The gold price is at an historically high level in nominal terms but consider that copper prices have rallied from $0.80/lb to $3.50/lb (450%), but gold has only risen from $290 to $720/oz (350%). Considering this and the fact that gold prices are much lower in real terms, perhaps there is more upside to gold. For a number of reasons I think we are looking at a 'super-cycle', where the expansions have been lengthened by market liberalisation and technological innovation. When you consider that Vietnam (75mil), Bangladesh (150mil), Indonesia (230mil) have yet to really open up their economies, there is still alot of cheap labour offering ever-lower unit labour costs. Thus I maintain that there is still alot of market potential, both for opening up new consumer, savings and debt markets. At the end of the day, that's of significance to gold because it results in greater consumption, which erodes the stockpiles retained by central banks. Can we expect gold to break $700/oz again, or are we looking at a fall back to the $500/oz support?


The following chart is an interesting way to look at gold and oil prices. By looking at the price of oil in terms of gold we are stripping out inflation and productivity issues which impact on both. Oil and gold prices have historically had a close relationship. Yet oil is an industrial material, whilst gold has a quasi-monetary value besides. I would suggest that gold follows the industrial supply-demand paradigm in the good times, but functions as a monetary unit when paper (fiat) money is in question, where the threat is inflation. Of course credit expansion can be unwound by cost of living inflation or asset deflation (debt liquidation).

Reading from the chart we can see (in blue) that the gold-oil ratio trades within a certain band. Lookng at the next chart we can see that the gold-oil ratio has changed over time, so there is a cyclical element to the trade, and as it stands we are at the start of a new downtrend in the ratio, which augers for much higher prices in future. It would be interesting to tie these departures from trend to specific times or events.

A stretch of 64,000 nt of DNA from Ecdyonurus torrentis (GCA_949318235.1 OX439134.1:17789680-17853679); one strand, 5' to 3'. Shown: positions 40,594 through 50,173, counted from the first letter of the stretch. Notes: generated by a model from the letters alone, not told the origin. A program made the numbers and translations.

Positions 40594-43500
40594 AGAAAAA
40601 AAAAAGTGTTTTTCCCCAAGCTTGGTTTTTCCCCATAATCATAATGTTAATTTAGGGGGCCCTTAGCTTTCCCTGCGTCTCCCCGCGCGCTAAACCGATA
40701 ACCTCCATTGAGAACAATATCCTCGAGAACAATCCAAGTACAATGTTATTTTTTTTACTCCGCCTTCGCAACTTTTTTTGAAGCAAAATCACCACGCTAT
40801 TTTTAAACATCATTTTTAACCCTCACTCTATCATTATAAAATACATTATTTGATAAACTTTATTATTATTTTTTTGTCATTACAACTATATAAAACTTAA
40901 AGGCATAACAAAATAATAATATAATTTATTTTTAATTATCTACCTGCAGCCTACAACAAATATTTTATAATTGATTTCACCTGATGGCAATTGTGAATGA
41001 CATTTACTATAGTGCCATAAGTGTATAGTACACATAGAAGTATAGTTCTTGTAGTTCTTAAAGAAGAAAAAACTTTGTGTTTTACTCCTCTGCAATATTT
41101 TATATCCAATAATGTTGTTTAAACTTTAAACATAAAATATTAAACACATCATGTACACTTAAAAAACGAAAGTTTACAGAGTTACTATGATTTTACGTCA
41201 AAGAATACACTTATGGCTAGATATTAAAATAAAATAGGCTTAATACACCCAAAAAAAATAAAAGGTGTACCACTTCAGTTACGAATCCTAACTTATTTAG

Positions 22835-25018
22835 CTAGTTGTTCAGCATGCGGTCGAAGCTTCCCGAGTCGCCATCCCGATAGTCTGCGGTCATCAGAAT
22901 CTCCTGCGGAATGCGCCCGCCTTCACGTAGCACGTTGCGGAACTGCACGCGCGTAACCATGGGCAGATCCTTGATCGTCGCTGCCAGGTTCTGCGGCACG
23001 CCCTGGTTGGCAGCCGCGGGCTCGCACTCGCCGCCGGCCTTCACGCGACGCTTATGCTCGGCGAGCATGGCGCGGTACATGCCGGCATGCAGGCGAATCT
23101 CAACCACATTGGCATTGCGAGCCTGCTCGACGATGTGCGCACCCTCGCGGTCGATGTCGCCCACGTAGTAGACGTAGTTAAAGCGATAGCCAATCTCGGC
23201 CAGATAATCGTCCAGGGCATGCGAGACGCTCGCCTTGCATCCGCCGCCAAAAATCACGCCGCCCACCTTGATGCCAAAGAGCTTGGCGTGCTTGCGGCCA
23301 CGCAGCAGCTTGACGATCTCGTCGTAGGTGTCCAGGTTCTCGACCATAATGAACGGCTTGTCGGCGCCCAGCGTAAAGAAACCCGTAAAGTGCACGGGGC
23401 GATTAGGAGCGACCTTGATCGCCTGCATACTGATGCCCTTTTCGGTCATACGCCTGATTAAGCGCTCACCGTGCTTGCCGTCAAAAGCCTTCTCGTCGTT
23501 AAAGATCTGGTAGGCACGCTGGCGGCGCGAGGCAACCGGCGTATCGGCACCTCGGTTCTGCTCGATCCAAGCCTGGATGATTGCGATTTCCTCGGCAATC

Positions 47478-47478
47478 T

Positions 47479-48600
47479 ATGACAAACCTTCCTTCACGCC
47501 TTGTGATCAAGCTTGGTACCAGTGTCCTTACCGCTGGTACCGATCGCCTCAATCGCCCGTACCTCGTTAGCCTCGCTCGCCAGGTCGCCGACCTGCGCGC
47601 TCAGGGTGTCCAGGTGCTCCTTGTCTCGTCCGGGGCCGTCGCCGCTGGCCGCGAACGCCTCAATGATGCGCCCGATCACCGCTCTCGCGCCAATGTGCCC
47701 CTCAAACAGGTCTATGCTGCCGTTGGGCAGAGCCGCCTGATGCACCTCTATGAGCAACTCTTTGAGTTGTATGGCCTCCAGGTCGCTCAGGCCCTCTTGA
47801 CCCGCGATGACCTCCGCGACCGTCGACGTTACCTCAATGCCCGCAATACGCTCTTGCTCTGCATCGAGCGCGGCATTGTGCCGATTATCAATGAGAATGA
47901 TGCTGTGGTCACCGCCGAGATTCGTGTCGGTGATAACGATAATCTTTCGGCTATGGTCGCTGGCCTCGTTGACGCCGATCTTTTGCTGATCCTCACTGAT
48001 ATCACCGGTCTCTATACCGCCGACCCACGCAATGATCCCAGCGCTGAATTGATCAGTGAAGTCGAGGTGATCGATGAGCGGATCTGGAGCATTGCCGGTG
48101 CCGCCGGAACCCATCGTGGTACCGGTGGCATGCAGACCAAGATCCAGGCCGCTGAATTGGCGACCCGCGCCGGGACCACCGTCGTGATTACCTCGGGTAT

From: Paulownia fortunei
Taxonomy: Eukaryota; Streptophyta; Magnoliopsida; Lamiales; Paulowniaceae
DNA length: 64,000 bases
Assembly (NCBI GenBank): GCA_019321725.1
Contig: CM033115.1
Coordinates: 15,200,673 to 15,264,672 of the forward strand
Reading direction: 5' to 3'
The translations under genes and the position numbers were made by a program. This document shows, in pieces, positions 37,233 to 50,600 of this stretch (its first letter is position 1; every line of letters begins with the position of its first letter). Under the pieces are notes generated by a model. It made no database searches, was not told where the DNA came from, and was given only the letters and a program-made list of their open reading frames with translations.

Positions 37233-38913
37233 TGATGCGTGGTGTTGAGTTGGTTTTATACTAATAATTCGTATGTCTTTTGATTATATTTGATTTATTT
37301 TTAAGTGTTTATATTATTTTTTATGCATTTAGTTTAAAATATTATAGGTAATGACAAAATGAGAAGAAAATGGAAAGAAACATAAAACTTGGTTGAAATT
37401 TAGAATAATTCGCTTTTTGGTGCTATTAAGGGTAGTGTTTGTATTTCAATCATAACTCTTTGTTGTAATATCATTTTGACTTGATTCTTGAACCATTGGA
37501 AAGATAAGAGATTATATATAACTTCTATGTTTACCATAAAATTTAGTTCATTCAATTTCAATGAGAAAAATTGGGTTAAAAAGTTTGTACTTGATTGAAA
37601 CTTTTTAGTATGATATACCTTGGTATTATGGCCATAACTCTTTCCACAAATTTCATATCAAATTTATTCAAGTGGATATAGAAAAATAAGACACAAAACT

Yet another ratio we can look at is the Dow-Gold Ratio. This ratio is simply the Dow Jones Industrial Average (DJIA) divided by the gold price in nominal terms. The DJIA represents just 26 stocks on the NYSE, however they embody some of the largest companies in the world, so it is still seen as a good proxy for the US market. The rationale for using it is that it has been measured since 1897.

The chart suggests that the value of equities is growing at a much faster rate than the price of gold, and that there is a linear relationship between these variables. I think the rationale for this relationship is the growing use of credit or more importantly the greater leverage offered by financial institutions. The implication is that a certain amount of that money floods into equities, pushing up prices (equity indices) to an unsustainable level, and then they fall off. As we can see, when the Dow reaches a peak (as it did in Sept'00), gold prices are bottoming.

Investing in precious metals
Interested in gold bullion - see the London Bullion Market Association listings of gold & silver bullion dealers whom buy and sell gold. Website: www.lbma.org.uk/good_delivery_gold.html. Better still, consider buying stocks in gold or silver producers. See my various equity market blogs.
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Global Mining Investing $69.95, 2 Volume e-Book Set.
Author, Andrew Sheldon

Global Mining Investing is a reference eBook to teach investors how to think and act as investors with a underlying theme of managing risk. The book touches on a huge amount of content which heavily relies on knowledge that can only be obtained through experience...The text was engaging, as I knew the valuable outcome was to be a better thinker and investor.

While some books (such as Coulson’s An Insider’s Guide to the Mining Sector) focus on one particular commodity this book (Global Mining Investing) attempts (and does well) to cover all types of mining and commodities.

Global Mining Investing - see store

Click here for the Book Review Visit Mining Stocks

Download Table of Contents and Foreword